Research-focused seminar on floristic, ecological, and cultural influences on global patterns of plant diversity, especially in tropical regions. Comparative topics include the role of disturbances and global environmental change. Prerequisite: BOT 115, 191, or higher, GEO 121 or higher, or permission of instructor. Cross-listed with GEO 431. CAS-D
MPT 432 Ecoregions of North America (3)
Ecological study of vegetation that applies an understanding of climate, soils, and physiography across the continent toward interpreting major vegetation types and local patterns of diversity. Discussions and field work focus on current research and conservation issues. Required field trip. Prerequisite: BOT 115, 191, or higher; GEO 121 or higher; or permission of instructor. Cross-listed with GEO 432. CAS-D.
437/537 Field Methods in Population Ecology (1)
A seven and one-half week sprint course designed to introduce field and lab methods used to sample plant and animal populations and quantify interspecific competition. Prerequite: a course in ecology. Cross-listed with ZOO 437/537.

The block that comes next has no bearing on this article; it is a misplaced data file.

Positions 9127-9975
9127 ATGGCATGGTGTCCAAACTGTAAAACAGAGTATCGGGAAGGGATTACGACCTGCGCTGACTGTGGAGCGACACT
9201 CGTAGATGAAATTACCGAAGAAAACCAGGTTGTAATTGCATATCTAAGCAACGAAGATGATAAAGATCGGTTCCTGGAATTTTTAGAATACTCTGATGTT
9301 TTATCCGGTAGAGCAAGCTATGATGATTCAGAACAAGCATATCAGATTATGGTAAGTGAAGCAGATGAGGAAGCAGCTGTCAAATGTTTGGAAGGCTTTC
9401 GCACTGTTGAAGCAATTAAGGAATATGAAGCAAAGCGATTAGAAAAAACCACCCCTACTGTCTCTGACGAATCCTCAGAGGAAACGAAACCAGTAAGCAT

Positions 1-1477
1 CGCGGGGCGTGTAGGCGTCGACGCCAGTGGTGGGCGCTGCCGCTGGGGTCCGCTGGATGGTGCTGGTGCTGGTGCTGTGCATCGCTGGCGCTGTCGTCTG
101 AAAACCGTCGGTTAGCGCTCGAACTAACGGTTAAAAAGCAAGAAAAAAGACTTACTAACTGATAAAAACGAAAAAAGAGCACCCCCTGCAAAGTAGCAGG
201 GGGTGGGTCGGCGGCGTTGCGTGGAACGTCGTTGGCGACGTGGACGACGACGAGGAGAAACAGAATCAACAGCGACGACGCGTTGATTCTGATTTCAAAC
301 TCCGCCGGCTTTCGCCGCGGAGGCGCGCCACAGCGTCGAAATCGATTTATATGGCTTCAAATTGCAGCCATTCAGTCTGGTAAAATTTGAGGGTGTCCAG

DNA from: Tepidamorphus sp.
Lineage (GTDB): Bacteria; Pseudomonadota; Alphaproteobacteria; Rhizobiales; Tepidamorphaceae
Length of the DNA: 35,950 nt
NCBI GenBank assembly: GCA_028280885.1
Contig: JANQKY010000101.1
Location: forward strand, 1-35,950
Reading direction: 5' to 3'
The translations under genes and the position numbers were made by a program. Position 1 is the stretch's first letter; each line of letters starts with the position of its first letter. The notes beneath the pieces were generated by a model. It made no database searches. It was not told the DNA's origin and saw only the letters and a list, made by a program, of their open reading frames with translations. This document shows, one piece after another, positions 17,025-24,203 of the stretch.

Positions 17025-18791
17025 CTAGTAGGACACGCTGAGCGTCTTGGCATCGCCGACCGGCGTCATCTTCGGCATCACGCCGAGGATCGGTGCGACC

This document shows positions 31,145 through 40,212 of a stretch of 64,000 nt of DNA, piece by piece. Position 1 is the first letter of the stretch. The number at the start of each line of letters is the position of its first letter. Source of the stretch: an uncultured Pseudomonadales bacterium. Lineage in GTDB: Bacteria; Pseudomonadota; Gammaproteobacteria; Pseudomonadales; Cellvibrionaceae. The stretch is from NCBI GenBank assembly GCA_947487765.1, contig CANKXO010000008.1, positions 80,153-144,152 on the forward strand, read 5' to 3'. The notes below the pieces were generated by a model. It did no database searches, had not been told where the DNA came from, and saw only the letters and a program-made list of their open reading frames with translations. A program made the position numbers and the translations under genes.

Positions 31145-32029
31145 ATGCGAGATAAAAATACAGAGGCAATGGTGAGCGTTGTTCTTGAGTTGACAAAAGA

MPC 467/567 Conservation Biology (3)
Principles of ecology and organismal biology applicable to conservation of uncommon plant and animal populations or ecosystems in relation to anthropogenic threats and relevant legislation. Prerequisites: an introductory course in biology and ZOO 204 or BOT 401 or equivalent. Cross-listed with ZOO 467/567.
470/570 Advanced Botany Field Trip (1-8; maximum 8)
Field trips for advanced botany students. Prerequisite and credit vary each time course offered. Continuing prerequisite: permission of instructor. Offered infrequently.
480 Departmental Honors (1-6; maximum 6)
Departmental honors may be taken for minimum of 4 credit hours and maximum of 6 credit hours, in one or more semesters of student's senior year.
481/581 Theory of Electron Microscopy (2)
Principles and theory of scanning and transmission electron microscopy and advanced microscopies. Cross-listed with ZOO 481/581.
482/582 Scanning Electron Microscopy Laboratory (2)